Bas Czerwinski, Associated Press
American Shani Davis competes during the first of two World Sprint Speed Skating Championships men's 1000 meter races at Thialf stadium in Heerenveen, northern Netherlands, Saturday Jan. 22, 2011.

KEARNS, Utah — Shani Davis had plenty of doubts entering Saturday's World Cup speed skating races.

With a capacity crowd cheering him on, the two-time Olympic gold medalist showed everyone he still has it.

Davis won his first World Cup gold medal of the season, capturing the 1,000 at the long track event at Utah Olympic oval in 1 minute, 7.20 seconds.

"It's just nice because the beginning of the season was rough, a really slow start," said Davis, whose best finish this season in the 1,000 had been fourth.

"I had a lot of doubt coming into this competition, but drew a lot of energy from the crowd. I've never seen so many people out here cheering for speed skating. I just tried my best not only for myself, but for the people out there cheering."

While Davis gained momentum heading into next weekend's World Sprint Championships in Calgary, Canada's Christine Nesbitt continued her dominance.

She remained unbeaten at 1,000 meters in World Cup races this season, winning Saturday in 1:13.36. She edged American Heather Richardson, who skated a pair of personal bests to claim silver in the 1,000 (1:13.99) and bronze in the 500 (37.58).

Canada picked up a silver when Denny Morrison took second (1:07.39) in the men's 1,000. Stefan Groothuis of The Netherlands was third (1:07.45).

Ireen Wust of The Netherlands took bronze in the women's 1,000 (1:14.51).

The biggest surprise was Richardson, who was on the podium twice Saturday after not making it all season.

"This is the first time I've won two. I'm happy with it," she said.

She attributed her slow start this season to surgery last fall to repair a torn lateral meniscus in her right knee.

"It was achy all through the fall World Cup season," she said. "Just now, (at national) trials in December is when it felt good. After trials, everything just went up from there."

She said it also helped to skate on home ice, with 4,000 fans cheering her on.

"I think it does have a lot to do with comfort," Richardson said.

Richardson edged Nesbitt by .01 seconds for her bronze medal. They skated in the same heat.

"It was a good race, and (I felt) really positive going into the 1,000," Richardson said.

Nesbitt, though, was just too good.

"Everyone is just trying to get to her level now," Richardson said of Nesbitt. "Hopefully that happens also."

American Brittany Bowe, a World Cup rookie who is making the jump from in-line skating and four years as a Division I point guard, took fifth in the 1,000. She skated a personal-best 1:14.87.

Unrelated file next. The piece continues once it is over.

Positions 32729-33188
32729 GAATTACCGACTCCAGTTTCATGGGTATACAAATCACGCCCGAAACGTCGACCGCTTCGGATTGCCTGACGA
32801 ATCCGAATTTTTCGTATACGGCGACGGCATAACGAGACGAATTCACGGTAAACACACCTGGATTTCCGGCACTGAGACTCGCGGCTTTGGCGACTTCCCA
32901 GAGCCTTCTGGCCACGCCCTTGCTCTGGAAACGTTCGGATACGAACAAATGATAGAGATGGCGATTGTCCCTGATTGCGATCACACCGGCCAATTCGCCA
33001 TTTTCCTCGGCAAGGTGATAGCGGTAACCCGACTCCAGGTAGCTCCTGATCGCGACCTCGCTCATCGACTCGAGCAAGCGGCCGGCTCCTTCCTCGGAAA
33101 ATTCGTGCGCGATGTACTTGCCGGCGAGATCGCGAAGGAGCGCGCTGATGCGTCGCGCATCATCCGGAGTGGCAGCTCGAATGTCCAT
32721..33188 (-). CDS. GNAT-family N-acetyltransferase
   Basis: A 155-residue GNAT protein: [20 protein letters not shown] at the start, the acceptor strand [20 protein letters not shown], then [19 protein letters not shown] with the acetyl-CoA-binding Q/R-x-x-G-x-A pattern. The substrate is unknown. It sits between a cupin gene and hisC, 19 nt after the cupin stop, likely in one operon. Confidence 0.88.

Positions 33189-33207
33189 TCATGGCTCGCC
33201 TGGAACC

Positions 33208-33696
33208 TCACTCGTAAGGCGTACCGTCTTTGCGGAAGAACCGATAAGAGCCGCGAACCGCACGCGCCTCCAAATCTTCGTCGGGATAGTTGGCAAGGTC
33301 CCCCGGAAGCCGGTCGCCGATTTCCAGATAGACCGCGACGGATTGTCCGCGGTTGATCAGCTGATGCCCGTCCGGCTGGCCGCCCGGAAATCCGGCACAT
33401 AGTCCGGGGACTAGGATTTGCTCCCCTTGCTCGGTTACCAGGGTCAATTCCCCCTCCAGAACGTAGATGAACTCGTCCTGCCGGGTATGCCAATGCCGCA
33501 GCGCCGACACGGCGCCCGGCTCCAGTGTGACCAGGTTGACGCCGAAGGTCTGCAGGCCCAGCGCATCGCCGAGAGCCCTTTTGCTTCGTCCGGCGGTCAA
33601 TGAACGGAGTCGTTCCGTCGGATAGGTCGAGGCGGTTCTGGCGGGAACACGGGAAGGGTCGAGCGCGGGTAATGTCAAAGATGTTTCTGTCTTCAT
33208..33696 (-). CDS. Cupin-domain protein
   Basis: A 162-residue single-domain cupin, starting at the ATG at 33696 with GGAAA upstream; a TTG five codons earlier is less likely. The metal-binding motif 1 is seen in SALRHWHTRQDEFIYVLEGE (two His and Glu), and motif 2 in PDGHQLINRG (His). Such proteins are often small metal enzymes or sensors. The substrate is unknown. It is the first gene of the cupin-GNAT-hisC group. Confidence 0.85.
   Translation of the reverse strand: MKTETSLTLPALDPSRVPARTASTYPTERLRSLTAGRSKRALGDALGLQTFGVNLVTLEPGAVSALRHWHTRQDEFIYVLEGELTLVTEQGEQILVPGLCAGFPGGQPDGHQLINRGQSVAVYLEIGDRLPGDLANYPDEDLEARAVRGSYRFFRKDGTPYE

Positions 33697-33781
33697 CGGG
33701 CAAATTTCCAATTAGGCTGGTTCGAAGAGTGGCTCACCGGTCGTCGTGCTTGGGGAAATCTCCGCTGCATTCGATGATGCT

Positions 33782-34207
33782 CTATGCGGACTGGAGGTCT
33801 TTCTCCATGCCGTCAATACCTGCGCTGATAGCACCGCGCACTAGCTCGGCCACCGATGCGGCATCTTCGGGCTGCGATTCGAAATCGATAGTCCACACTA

"I did better today than I had anticipated," said Bowe, who first gained inspiration to be an Olympian after watching the 2002 Games in Utah 10 years ago. "Each race just keeps getting better and better."

Bowe, a 1,000-point scorer at Florida Atlantic University, missed the podium by 0.36 seconds.

"A few 10ths is a snap of the snap of the hands," she said.

"The closer I get, the hungrier I get."

Perhaps no one is more motivated than Davis.

Two years after the Olympics is a time to experiment for the U.S. team, and Davis has done just that, trying different workout routines in the summer and fall.

"You can't always do the same things," Davis said. "You'll get the same results. Even though those results are good in the past, it's my duty and obligation to try new things. Right now I'm headed in the right direction."

He hopes he can carry the momentum into Calgary and the rest of the World Cup season.

"It's good to prove to myself I still have the competitive fire and spirit in my body, and when I'm faced with a challenge and things don't go my way, I don't give up, I come back as strong as I can," Davis said.

As for others doubting him, he said, "It's good to show them today I'm here, I'm skating well and I'm skating fast."

He was just as excited to see the 2002 Olympic venue filled to capacity on a rainy, cold day in Utah. He raised his arms in triumph after crossing the finish and again as he took in the cheers on a victory lap.

"It was an emotional moment," Davis said. "I was happy I didn't start crying out there."

In earlier races Saturday, Lee Sang-Hwa won her second World Cup gold medal of the season, winning the 500-meter race. Lee finished in 37.36 seconds for her best time of the season.

Japan's Nao Kodairo skated a national-record time of 37.42 to take silver.

China's Jing Yu, who had won both World Cup 500 races she previously skated, was disqualified.

For the men, Japan's Keiichiro Nagashima won 500 gold in 34.37, edging Jan Smeekens of The Netherlands (34.40). American Tucker Fredricks (34.45) took bronze.